Sat-ND, 15.02.1998 -- Spring Edition
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Only idiots pay taxes. Rupert surely doesn't
Rupert takes share in MCE
Just when you thought you were safe...!
Hi there! I hope you all had a really good time over the past two weeks... because good times are over now! This so-called newsletter, the most loathsome waste of Internet bandwidth ever, is back -- as biased, hypocritical, superficial and ignorant as ever, but now with even more typos, misplaced idioms and bad language at no additional charge! It's time for you to feel sick... very sick!
Here's what happened over the last two weeks when I was on holiday (Bahamas, as usual.) Let's start with the older stuff, shall we?
On February 4, 1998, Arianespace successfully launched two telecommunications satellites: Brasilsat B3 for the Brazilian company Embratel, and Inmarsat-3F5 for the international organization, Inmarsat.
Flight 105 was carried out by an Ariane 44LP, the version of the European launcher with two solid and two liquid strap-on boosters. It used the 75th Ariane 4 launcher out of the 116 ordered to date from the European space industry.
Brasilsat B3 was designed and built for the Brazilian company Embratel by the U.S. firm Hughes Space and Communications in El Segundo, California. Weighing 1,760 kg (3,880 lb) at launch, it is equipped with 28 C-band transponders and one X-band transponder. Positioned at 65 degrees West, over the Atlantic Ocean, it will ensure the continuity of telecommunications services that Embratel provides for Brazil and the Mercosur countries. Brasilsat B3 is Arianespace's fifth launch for Embratel.
The Inmarsat 3F5 satellite was built by Lockheed Martin Telecommunications, East Windsor, New Jersey, and is the sixth Inmarsat satellite to be launched by Arianespace. It will provide mobile communication services above and on both sides of the Atlantic Ocean. Weighing 2,000 kg (4,400 lb) at launch, it will offer a 150-channel capacity in the 30 GHz band.
The next launch, Flight 106, is scheduled for February 27. An Ariane 42P launch vehicle will be used to place into orbit the Hotbird 4 satellite for the European Telecommunications Satellite Organisation, Eutelsat.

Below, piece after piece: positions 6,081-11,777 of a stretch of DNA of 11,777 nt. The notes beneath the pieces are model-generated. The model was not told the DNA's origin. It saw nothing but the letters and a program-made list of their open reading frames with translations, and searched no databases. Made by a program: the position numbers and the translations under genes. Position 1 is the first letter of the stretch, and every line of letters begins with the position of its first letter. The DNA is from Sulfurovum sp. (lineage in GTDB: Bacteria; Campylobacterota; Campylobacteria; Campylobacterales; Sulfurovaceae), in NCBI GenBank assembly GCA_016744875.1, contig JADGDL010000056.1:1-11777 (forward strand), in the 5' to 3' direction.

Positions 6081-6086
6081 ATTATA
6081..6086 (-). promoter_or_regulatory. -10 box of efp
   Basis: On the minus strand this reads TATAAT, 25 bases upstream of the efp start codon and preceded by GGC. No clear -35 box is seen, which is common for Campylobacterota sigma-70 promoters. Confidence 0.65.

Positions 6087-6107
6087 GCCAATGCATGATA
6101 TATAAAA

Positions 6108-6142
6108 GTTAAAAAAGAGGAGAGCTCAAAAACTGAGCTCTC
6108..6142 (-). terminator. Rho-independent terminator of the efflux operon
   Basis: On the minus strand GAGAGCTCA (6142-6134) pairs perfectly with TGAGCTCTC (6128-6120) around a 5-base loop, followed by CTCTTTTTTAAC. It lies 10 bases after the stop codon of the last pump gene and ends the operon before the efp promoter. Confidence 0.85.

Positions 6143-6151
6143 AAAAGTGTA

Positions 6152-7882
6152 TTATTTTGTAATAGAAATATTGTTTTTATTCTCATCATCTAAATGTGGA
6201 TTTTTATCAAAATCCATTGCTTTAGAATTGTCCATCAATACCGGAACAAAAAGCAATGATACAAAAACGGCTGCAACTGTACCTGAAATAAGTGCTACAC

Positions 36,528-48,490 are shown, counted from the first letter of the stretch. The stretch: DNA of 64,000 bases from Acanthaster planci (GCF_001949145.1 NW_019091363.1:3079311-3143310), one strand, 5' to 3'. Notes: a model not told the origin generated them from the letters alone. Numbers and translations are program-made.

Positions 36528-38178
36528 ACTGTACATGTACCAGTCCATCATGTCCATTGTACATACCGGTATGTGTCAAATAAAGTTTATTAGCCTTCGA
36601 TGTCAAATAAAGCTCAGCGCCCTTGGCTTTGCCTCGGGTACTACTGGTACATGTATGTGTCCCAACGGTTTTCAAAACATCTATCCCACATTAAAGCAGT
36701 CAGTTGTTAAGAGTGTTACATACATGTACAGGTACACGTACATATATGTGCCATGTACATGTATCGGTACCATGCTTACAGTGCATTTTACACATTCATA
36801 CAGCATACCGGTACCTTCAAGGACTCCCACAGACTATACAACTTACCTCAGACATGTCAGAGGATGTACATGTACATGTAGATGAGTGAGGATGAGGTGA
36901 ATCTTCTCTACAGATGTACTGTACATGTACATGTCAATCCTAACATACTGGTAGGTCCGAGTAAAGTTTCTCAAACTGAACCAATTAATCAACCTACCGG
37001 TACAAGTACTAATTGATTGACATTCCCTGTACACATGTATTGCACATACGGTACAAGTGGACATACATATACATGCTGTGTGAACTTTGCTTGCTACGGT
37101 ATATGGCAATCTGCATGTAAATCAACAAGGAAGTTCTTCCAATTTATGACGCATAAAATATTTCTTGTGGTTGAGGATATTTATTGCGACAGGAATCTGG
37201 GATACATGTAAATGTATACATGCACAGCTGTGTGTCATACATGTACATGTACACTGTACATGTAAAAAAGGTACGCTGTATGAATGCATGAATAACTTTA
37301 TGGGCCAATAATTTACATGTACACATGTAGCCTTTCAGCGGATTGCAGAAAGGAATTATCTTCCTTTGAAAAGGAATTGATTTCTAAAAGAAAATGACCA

USELESS FACT: Fleas can live for months without food. If a human were a flea, they would be able to jump 1000 feet high.
French space agency CNES (Centre National d'Etudes Spatiales) will have its Stentor satellite launched on an Ariane 5 in the second quarter of the year 2000, from the Guiana Space Center, in Kourou, French Guiana.
Stentor will demonstrate new space-borne telecommunications capabilities, such as wideband and multimedia services beamed to miniature user terminals. It will weigh approximately 2,000 kg at lift-off, and is designed to test and validate the latest generation of onboard equipment, developed by various research and development (R&D) programs. Stentor, built jointly by Aerospatiale Espace et Defense, Alcatel Espace, and Matra Marconi Space (MMS-France), is being developed under the responsibility of CNES, with support from France Telecom and the French defense-procurement agency, DGA (Delegation Generale pour l'Armement).
USELESS FACT: The area of the Pacific Ocean exceeds that of all the land.
Finally, the first four satellites of the Globalstar satellite system are up. A Boeing Delta II successfully launched the first four satellites of the network today (Sunday.)
To fulfil Globalstar's launch needs, the Delta II team created a vehicle configuration using four solid rocket motors and a unique satellite dispenser capable of delivering four satellites. The second launch for Globalstar, also by a Delta II 7420, is scheduled for April 1998.
Beginning in July, an additional 36 Globalstar satellites will be launched aboard three Ukrainian-built Zenit II launch vehicles (12 satellites per launch) from the Baikonur Cosmodrome in Kazakhstan. Globalstar expects to have launched 44 satellites by the end of 1998. The remaining 12 satellites will be launched early in 1999, completing the Globalstar constellation of 48 satellites and eight in-orbit spares.
The US$2.6 billion Globalstar system, to be comprised of 48 LEO satellites and a global array of approximately 60 ground stations, will allow people around the world to make or receive calls using cellular-sized hand-held, vehicle-mounted and fixed-site terminals. The system has been expressly designed to provide affordable digital voice services to a broad range of subscribers and users.
Technicians at Globalstar's mission control facility in San Jose successfully acquired the satellites' telemetry signals approximately one hour after launch. Over the next several days, the satellites will undergo check-out tests and eventually be transferred to their operational altitude of 1410 kilometres.
Globalstar, led by Loral Space & Communications, is a partnership of the world's leading telecommunications service providers and equipment manufacturers. Globalstar, through its strategic partnerships, has service provider agreements in 105 countries. To date, Globalstar's service providers have been awarded licenses in over 23 countries.
USELESS FACT: Every 45 seconds, a house catches fire in the United States.
A temporary moratorium, imposed on the launchings of the Proton rocket with the last stage DM, following failure with the Chinese satellite Asiasat-3, has been lifted last week.
According to news agency Itar-Tass, preparations for the next launch are already underway. A Proton is to put seven Iridium satellites into orbit from the Baikonur cosmodrome in April. Their delivery to the cosmodrome is planned for late February.